It’s worth mentioning that I also teach the first course in the Short Course curriculum, “The Story of the Old Testament.” You can find that one here: https://courses.augustineinstitute.org/courses/old-testament
I hope you have a chance to check out these courses and the others. I hope that you’ll enjoy them! If you have suggestions for future short courses I should teach, put them in the comments on this post.
FOCUS asked me to record a few videos on topics connected to Holy Thursday, Good Friday and Easter. I hope you enjoy them.
Holy Thursday: Why Pray at Night?
Good Friday: Joining our Sufferings to Jesus
Easter Vigil: Salvation History and Squirt Guns
While I might not have been blogging much the past few weeks, I have been very busy with interviews. Here are all the links:
March 2: Polycarp’s Paradigm
February 28: Catholic Review Radio from Archdiocese of Baltimore
January 18: How they Love Mary with Fr. Edward Looney
January 14: The Good Book Club on Spirit Catholic Radio in Omaha, NE
I hope you enjoy this little interview with me about “Where Did the Bible Come From?” by Chris Stefanick. It is part of The Search series. It is for a general audience, so expect very introductory material. They did a great job with the lighting and audio here.
I just bought it myself! While the Augustine Institute released the original American edition of the ESV Catholic Edition Bible back in December 2019 under the title, “The Augustine Bible,” no digital edition has been available until now. This week, with the launch of Logos/Verbum 9, the Faithlife company has put out the first digital edition of the ESV Catholic Edition Bible. It will now become my “top Bible” in my prioritization of resources in the Verbum platform.
What is Verbum?
While I love BibleWorks and have been using it for almost fifteen years, this small company shut down a couple summers ago. I hope that one day BibleWorks will return bigger and better! But until the theology of resurrection applies to software, there are two other options for Catholic Bible Students: Accordance and Verbum. Since these programs are big and expensive digital libraries, you have to make a choice early on. Accordance used to be only for Mac users, but now has a PC version, but I’ve never used it. Verbum is the Catholic version of the widely-used Logos Bible Software program. This program has been around for decades and has the biggest digital library of any Bible software. It includes everything from Bible commentaries, Church Fathers, dictionaries, encyclopedias, original language search, papal documents, theology books and on and on. I use it every day and believe that software of this caliber has become indispensable for biblical scholarship.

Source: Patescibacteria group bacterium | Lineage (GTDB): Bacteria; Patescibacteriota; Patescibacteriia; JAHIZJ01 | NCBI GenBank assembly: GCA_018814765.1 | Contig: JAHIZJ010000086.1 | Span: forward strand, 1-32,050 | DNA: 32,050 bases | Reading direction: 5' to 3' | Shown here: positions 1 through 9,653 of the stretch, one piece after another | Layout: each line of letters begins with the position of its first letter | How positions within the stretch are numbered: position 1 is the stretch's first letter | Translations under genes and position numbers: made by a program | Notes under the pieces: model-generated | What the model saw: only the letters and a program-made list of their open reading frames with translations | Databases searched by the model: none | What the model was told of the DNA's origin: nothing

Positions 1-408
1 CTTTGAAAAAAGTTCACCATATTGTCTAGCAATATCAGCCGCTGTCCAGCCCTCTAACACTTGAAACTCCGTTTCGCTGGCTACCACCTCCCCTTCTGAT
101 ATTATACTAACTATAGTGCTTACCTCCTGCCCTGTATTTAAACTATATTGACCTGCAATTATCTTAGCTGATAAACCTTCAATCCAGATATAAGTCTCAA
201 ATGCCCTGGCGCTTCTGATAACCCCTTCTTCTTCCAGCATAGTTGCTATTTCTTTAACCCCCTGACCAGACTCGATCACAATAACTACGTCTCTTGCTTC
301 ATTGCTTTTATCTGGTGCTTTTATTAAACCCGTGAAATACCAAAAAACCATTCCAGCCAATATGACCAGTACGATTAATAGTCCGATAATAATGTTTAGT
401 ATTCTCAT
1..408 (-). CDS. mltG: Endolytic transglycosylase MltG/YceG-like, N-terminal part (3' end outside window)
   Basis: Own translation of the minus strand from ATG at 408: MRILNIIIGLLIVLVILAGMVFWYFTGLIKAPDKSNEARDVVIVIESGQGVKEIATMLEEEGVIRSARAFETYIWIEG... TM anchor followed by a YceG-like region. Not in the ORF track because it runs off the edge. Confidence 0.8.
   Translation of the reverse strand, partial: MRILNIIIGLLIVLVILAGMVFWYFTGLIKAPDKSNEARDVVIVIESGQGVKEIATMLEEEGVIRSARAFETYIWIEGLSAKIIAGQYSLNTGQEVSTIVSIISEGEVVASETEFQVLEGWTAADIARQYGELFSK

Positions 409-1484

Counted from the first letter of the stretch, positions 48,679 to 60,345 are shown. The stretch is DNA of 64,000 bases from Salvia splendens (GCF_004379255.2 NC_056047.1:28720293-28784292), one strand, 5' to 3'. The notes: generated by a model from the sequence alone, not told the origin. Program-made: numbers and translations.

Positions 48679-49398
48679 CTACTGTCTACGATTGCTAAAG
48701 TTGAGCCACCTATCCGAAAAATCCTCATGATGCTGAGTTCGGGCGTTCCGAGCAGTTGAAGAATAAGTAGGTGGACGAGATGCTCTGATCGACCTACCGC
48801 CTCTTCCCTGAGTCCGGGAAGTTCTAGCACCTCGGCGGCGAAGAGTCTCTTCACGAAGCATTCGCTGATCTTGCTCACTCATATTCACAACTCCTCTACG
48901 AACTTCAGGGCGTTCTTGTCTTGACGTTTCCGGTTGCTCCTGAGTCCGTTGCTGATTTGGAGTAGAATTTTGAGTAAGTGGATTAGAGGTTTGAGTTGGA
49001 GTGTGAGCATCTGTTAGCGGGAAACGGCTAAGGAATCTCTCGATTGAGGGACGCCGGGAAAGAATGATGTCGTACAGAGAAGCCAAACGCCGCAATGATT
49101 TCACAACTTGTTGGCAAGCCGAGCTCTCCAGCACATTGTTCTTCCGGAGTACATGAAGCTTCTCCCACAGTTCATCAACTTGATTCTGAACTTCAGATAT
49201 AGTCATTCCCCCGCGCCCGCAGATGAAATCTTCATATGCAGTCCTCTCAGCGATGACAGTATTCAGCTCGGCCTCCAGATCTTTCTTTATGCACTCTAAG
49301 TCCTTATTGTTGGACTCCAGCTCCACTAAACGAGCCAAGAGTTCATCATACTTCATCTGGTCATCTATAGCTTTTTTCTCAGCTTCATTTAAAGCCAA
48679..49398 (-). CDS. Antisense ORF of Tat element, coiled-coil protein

What to do with the ESV Catholic Edition in Verbum?
I’m so happy that they were able to put the ESV Catholic Edition into production so quickly. Now you can search the text, copy the text, look for details in the text and examine it statistically. I know I’ll be diving in to the deuterocanon, getting stats and publishing them here. But I’ll be so happy to finally use the ESV-CE text as my base text in the electronic format. I can’t quite believe this day has arrived!
Where to Get It
If you want to pick up a digital copy for yourself, it’s only $9.99 right now which is half of what a paperback print Bible costs. Here’s the link: https://verbum.com/product/192293/the-augustine-bible
If you aren’t ready to take the Verbum plunge yet, that’s not a problem, you can get a free basic version of the software to run the translation here: https://verbum.com/product/168882/verbum-8-basic
When I tell people about the new ESV Catholic Edition Bible, many of them ask me how it is different from the RSV-2CE. Now, that might leave you scratching your head thinking, “I’ve heard of the RSV and even the NRSV, but what is the RSV-2CE?” So just a bit of backstory before we get to the statistical comparison of the ESV-CE and the RSV-2CE…but here’s a sneak peak at the results: